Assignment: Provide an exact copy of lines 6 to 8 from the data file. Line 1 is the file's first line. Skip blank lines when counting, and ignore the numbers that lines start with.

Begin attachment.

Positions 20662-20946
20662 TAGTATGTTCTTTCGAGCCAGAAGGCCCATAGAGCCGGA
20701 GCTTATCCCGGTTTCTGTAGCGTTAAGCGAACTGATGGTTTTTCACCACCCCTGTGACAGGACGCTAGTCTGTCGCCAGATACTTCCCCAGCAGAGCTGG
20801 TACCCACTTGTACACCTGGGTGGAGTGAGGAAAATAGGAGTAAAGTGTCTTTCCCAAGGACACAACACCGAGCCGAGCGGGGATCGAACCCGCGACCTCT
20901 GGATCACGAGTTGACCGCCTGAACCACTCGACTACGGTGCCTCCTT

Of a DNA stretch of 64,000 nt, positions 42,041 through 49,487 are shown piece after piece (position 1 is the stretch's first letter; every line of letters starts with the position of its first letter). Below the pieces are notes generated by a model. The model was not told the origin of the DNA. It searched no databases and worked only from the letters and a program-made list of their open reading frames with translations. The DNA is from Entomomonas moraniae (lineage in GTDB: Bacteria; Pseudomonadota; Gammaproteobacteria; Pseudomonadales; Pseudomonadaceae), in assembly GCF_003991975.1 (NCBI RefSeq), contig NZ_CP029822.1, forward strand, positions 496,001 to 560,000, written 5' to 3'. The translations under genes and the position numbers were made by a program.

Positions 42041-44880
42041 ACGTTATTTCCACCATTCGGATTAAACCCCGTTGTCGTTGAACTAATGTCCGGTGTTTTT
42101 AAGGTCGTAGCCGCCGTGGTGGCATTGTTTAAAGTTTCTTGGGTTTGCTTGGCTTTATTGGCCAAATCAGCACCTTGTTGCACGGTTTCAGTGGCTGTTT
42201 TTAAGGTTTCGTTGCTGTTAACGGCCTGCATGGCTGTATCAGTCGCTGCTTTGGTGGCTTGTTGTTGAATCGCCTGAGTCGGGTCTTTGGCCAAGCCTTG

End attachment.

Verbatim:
Of a DNA stretch of 64,000 nt, positions 42,041 through 49,487 are shown piece after piece (position 1 is the stretch's first letter; every line of letters starts with the position of its first letter). Below the pieces are notes generated by a model. The model was not told the origin of the DNA. It searched no databases and worked only from the letters and a program-made list of their open reading frames with translations. The DNA is from Entomomonas moraniae (lineage in GTDB: Bacteria; Pseudomonadota; Gammaproteobacteria; Pseudomonadales; Pseudomonadaceae), in assembly GCF_003991975.1 (NCBI RefSeq), contig NZ_CP029822.1, forward strand, positions 496,001 to 560,000, written 5' to 3'. The translations under genes and the position numbers were made by a program.

Positions 42041-44880
42041 ACGTTATTTCCACCATTCGGATTAAACCCCGTTGTCGTTGAACTAATGTCCGGTGTTTTT